Thanks for that. And I too now have a tidbit from the other side. A composer of wonderful modern “classical” (i.e. symphonic) music that I know recently wrote to me that he is severely depressed about his impending divorce. I wrote back, a little fliply, oh well, at least you’ll get some great inspiration from the agony! To my surprise, he then wrote back saying that he only wrote crap music out of his suffering and it was happiness that inspired him to do great things.

      I guess if I were to push the point with him I would counter that it is his experience of dark suffering that makes his happy times so shining, but perhaps I would be wrong.

      Will look forward to checking out your site again.

      Love and light….and darkness and bats!
      66

  9. Simon Says:

    Hey,
    Stumbled upon an old George Clooney article and now I’m enjoying your blog.
    Are you on twitter?

    • 66witches - Cultural Detective Says:

      Hi there,

      I don’t really do the Twitter thing. I reserved my own name so as to avoid imposters, but I can’t be arsed with it truly. 140 characters is not really enough to do much more than come up with either a witty diss or a brief yay of some type, and the format leads to a barrage of information that I find overwhelming. I can barely visit the comments on this blog and read my own emails, the last thing I want is thousands of quips pouring into my e-consciousness. Twitter…it’s for twits. 😉 (oh but feel free to re-tweet my blog or whatever..) xoxox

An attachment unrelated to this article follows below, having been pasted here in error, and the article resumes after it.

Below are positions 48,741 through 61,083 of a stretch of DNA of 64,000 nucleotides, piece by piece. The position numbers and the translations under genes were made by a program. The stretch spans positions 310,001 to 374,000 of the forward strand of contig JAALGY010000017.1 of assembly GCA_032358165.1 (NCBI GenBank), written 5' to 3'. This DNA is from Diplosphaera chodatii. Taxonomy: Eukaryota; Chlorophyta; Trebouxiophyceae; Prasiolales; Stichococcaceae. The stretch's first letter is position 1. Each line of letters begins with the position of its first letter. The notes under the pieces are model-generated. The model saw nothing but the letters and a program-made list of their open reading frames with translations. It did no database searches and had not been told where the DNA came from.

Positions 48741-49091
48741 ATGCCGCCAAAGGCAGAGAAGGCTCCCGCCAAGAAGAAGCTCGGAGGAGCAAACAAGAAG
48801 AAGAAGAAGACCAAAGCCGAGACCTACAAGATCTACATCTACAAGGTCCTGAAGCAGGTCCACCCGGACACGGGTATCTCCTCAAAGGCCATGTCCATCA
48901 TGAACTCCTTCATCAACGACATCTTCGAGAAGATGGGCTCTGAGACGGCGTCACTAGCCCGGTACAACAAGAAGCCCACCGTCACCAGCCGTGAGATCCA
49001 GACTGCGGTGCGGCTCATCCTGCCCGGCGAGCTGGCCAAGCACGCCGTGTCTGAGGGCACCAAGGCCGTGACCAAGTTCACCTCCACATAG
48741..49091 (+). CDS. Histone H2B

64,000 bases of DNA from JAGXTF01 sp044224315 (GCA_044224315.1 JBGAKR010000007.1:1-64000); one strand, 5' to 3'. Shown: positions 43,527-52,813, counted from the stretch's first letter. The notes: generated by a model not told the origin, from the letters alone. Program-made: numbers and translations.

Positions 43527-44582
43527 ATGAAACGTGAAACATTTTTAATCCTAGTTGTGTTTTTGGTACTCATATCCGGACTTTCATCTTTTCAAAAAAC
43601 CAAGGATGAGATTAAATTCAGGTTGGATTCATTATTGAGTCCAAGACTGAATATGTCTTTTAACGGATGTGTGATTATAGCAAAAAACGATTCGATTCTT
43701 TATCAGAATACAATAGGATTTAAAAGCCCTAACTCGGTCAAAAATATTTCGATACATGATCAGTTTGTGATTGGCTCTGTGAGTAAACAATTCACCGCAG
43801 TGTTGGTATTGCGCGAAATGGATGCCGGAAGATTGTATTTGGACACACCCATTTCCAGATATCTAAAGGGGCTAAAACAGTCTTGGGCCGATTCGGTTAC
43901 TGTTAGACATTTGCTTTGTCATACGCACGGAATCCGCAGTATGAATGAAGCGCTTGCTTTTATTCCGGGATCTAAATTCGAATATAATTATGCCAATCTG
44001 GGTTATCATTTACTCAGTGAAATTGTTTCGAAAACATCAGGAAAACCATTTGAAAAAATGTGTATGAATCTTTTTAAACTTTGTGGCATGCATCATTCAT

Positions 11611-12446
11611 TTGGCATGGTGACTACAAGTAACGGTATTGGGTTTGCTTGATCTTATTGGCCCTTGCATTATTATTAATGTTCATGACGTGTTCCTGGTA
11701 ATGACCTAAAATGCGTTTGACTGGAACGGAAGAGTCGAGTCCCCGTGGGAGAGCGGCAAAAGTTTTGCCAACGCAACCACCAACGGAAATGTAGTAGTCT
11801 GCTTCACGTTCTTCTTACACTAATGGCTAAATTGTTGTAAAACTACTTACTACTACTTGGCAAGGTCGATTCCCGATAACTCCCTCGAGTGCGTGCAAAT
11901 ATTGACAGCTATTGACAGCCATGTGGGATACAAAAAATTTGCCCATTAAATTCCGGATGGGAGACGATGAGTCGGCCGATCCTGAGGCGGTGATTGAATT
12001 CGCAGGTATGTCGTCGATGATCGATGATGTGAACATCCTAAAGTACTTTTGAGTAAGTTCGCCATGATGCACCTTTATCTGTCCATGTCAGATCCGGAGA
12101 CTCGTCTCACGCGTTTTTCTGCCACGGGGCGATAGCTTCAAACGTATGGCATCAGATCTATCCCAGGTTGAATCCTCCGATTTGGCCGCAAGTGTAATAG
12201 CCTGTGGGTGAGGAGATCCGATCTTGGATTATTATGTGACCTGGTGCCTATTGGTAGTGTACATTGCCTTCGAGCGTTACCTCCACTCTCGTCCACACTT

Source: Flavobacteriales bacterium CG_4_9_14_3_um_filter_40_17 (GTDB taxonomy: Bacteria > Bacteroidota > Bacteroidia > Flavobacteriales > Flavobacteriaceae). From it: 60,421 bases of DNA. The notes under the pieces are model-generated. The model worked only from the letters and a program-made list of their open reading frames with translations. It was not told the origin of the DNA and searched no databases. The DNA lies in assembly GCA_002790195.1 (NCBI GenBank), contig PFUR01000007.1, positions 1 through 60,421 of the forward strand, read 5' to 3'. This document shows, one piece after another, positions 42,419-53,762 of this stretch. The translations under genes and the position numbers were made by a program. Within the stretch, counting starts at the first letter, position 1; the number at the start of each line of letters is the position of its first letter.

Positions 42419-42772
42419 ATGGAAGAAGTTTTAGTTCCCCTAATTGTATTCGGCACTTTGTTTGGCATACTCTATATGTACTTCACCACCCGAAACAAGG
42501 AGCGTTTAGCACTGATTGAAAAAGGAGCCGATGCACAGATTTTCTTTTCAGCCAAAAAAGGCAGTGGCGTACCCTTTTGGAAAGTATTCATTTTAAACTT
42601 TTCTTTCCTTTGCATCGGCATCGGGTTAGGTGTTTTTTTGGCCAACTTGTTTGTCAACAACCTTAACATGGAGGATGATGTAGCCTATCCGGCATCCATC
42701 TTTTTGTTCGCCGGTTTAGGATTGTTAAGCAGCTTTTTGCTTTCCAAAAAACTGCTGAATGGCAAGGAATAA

10. Camila Hordones Says:

    Hello from Brazil.
    I was reading a post on Blog on the link between african music and irish music then I saw your comment about european elements in african american music.
    https://infiniteculture.wordpress.com/2011/01/31/on-the-link-between-african-and-irish-music/
    I was really happy to see your comment in this post cause I was getting really annoyed in this constant sensationalist attempt to say that white people stole everything from black people,incluinding their music.
    It seems like white/european people(except from portugual and spanish/moors influences) didn’t have their own music.
    If we take a look at irish folk music we can see that it’s typical western music.I mean at least I can’t see anything eastern in the music.

    Black styles adopted european instruments like piano,sax and also adopted european elements like waltz,polka,jigs,ballad…